San Jose’s multifamily market has been fueled by one of the strongest economies in the country. Thanks to its significant reliance on the tech industry, the metro is well-positioned to overcome an economic fallout. Office-using jobs account for more than half of all employment, positioning San Jose among the least affected metros by the pandemic. Nonetheless, the COVID-19 crisis has pushed residents to look for more affordable housing options, shifting buyer interest from luxury apartments toward value-add properties.
In the interview below, Levin Johnston’s Executive Managing Director Adam Levin and Senior Managing Director Robert Johnston examine the multifamily market fundamentals in San Jose and shed light on how industry players altered their strategies to successfully overcome the current economic challenges.
How would you describe San Jose’s multifamily market before the pandemic? How do you see the market now?
Levin: Like most parts of the Bay Area, San Jose was one of the strongest submarkets for multifamily investment prior to the pandemic, and it is well-positioned for recovery once the pandemic has passed. Vacancy rates still remain relatively low and as we head into the fourth quarter of the year and then 2021, we expect fundamentals to continue to improve.
It will be interesting to see how the 1,800 new units coming to the market will affect future vacancies, however, we expect fundamentals to continue to improve as employees begin to return to the workplace.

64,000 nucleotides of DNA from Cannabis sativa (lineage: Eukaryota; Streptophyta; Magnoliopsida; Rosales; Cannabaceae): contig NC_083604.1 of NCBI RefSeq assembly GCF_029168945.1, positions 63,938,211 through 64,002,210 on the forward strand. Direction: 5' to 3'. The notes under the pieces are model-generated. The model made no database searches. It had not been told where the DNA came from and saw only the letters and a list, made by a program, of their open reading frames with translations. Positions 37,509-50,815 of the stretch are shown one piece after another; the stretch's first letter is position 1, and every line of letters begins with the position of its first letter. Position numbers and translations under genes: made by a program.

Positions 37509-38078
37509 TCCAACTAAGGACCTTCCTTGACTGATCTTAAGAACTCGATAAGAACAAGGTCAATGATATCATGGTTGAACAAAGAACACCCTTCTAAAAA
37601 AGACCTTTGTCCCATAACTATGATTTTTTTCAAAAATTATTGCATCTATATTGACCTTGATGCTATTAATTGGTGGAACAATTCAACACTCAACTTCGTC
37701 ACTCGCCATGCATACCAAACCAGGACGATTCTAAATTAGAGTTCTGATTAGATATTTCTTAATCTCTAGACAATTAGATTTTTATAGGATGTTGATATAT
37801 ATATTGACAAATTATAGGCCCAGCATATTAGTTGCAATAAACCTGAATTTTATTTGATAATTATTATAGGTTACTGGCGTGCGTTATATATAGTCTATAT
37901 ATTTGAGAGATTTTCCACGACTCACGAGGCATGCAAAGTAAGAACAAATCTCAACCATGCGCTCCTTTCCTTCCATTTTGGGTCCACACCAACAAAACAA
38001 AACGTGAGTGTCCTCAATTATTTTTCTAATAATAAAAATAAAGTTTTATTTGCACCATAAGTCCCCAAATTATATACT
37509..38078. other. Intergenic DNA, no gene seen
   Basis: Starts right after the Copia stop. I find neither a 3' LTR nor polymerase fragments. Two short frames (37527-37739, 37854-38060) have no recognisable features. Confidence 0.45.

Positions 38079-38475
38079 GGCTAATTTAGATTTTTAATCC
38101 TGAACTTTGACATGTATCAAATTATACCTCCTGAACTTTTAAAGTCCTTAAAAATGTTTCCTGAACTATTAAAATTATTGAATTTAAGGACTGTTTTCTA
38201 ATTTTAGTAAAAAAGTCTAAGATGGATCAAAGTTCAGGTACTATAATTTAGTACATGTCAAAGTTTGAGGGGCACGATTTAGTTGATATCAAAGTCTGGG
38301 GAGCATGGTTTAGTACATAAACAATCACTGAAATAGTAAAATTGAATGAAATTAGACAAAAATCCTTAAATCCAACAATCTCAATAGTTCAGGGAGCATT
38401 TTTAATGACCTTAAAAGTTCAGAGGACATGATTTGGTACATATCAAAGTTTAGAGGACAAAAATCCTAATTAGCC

Johnston: Investors are showing increasing confidence in the multifamily sector, compared to other types of real estate products, and this is manifesting in Bay Area markets like San Jose, where occupancy is strong and the market is positioned for growth.
Which aspect of San Jose’s multifamily sector has been most affected by the health crisis? Why?
Johnston: The health and economic crisis caused by COVID-19 has affected the luxury apartment sector far more than the value-add sector in San Jose. We have seen that spacious, garden-style, Class B and C properties—where value creation is possible—have maintained some of the highest occupancies and lowest delinquencies in the region.
How has investor sentiment changed in San Jose since the coronavirus outbreak? What type of properties are buyers looking for now?
Levin: Like in most markets, some San Jose multifamily investors have taken a step back to evaluate the sector over the last six months or so. However, astute and seasoned investors recognize that this period of slowed activity and record-low interest rates provides numerous new opportunities for growth for those who know where to look and have trusted advisers on their side. The opportunity to acquire solid properties at a discount is greater when there is economic uncertainty, and smart investors use times like these to fill out their portfolios with potentially high-performing assets in growth markets like San Jose.
Johnston: Buyers right now are looking for those value-add assets where they can make improvements and increase rental income while providing much-needed and much sought-after housing in a growing Western market.
To what extent is San Jose’s tech-anchored economy providing insulation for the metro’s multifamily market?